Cultural heritage

Cultural heritage explains who we are and where we come from, and is therefore important to the present and future. Being the original population in the Arctic areas, the Inuit have during the past centuries adapted to the nature they live in and by, which is one of the world’s most fragile eco systems. The Inuit culture and Arctic way of living are specifically vulnerable, especially seen in the light of the present social developments and climate changes, but the culture is still alive and well in the Greenlandic literature, art, music and food.

In Avannaata Kommunia, there are many different locations with their own distinctive cultural heritage, including listed buildings and buildings of special historic or architectural interest, and valuable cultural environments both within the inhabited areas and in open country. The cultural heritage is constantly influenced by human activity and nature’s evolution. This means that there is a constant need for attention and protection. By planning, we can work actively to protect cultural heritage, while creating new opportunities for experiences and values that benefit society and contribute to creating identity and solidarity. Avannaata Kommunia will prioritize the cultural heritage highly and wish to create a common understanding of protecting and protecting our common heritage and ensuring that these values are not lost.

It is of significant importance to the municipal council to safeguard the northern Greenlandic cultural heritage, in built-up and unbuilt areas alike. The objective is, as a part of future efforts, to include the public more systematically in the work. The citizens obviously play a main role in preserving buildings of special preservation interest, and can at the same time provide valuable contributions to the mapping of cultural heritage and history.


  • An active cultural policy is to ensure that we will be able to pass on our cultural heritage to future generations.
  • Cultural heritage is to be made visible as a part of the basis for understanding our towns and settlements, and at the same time it is to be included in future development. We are therefore to strengthen the promotion of cultural heritage in the open land and within our towns and settlements. This is to be done by the use of IT and modern communications platforms.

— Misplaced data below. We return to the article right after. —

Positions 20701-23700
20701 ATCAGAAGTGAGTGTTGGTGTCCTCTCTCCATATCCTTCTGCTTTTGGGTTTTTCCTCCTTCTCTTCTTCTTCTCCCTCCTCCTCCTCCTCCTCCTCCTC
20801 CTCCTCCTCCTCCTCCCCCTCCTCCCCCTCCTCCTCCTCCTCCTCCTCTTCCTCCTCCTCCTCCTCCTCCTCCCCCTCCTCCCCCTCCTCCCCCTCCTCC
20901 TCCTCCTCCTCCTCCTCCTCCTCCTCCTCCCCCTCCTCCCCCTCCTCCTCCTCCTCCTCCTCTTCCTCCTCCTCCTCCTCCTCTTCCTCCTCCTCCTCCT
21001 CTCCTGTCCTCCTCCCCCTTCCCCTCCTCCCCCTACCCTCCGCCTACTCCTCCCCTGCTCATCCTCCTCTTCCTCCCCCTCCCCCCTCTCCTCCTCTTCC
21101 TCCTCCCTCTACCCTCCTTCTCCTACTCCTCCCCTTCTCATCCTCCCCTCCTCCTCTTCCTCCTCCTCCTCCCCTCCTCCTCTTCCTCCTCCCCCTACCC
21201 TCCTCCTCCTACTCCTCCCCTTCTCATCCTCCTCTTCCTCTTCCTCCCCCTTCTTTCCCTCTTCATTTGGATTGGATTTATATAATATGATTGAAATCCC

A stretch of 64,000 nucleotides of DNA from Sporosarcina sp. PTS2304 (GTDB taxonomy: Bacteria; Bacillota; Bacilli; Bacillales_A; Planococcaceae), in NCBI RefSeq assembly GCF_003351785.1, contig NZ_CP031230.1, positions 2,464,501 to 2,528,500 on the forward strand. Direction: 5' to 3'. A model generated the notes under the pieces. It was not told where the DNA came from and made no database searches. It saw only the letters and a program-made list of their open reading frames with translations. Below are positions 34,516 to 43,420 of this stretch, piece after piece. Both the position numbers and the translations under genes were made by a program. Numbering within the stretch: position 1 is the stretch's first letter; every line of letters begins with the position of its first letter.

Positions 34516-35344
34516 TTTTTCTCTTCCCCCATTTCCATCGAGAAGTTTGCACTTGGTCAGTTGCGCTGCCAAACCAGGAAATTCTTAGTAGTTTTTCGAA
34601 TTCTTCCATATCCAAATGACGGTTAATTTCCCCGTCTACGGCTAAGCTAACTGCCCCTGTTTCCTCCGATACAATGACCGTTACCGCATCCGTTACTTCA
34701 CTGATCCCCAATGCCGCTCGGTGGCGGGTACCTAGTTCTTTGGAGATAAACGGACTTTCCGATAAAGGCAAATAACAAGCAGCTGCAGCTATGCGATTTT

• Spatial planning and land administration is to be done with due consideration of cultural heritage and cultural differences in various parts of the municipality.
  • Through registration, analysis and dissemination, the municipality, in collaboration with the museums, wants to help create greater interest, understanding and consideration / love for the common past, older buildings and urban environments.
  • The distinctive character and identity of towns and settlements are not only preserved but also promoted and made visible - both as a tourist destination, but especially as places the local community can be proud of being part of.
  • Ilulissat Isfjord was named UNESCO World Heritage Site in 2004 for its unique natural phenomenon. The municipality therefore has the goal of jointly protecting this by creating knowledge through dissemination of the cultural heritage, initiated with the new Icefjord Centre. In addition, the municipality also wants to launch the use of the modern technologies to promote the dissemination of our shared cultural heritage and focus more on the preservation of this in the future.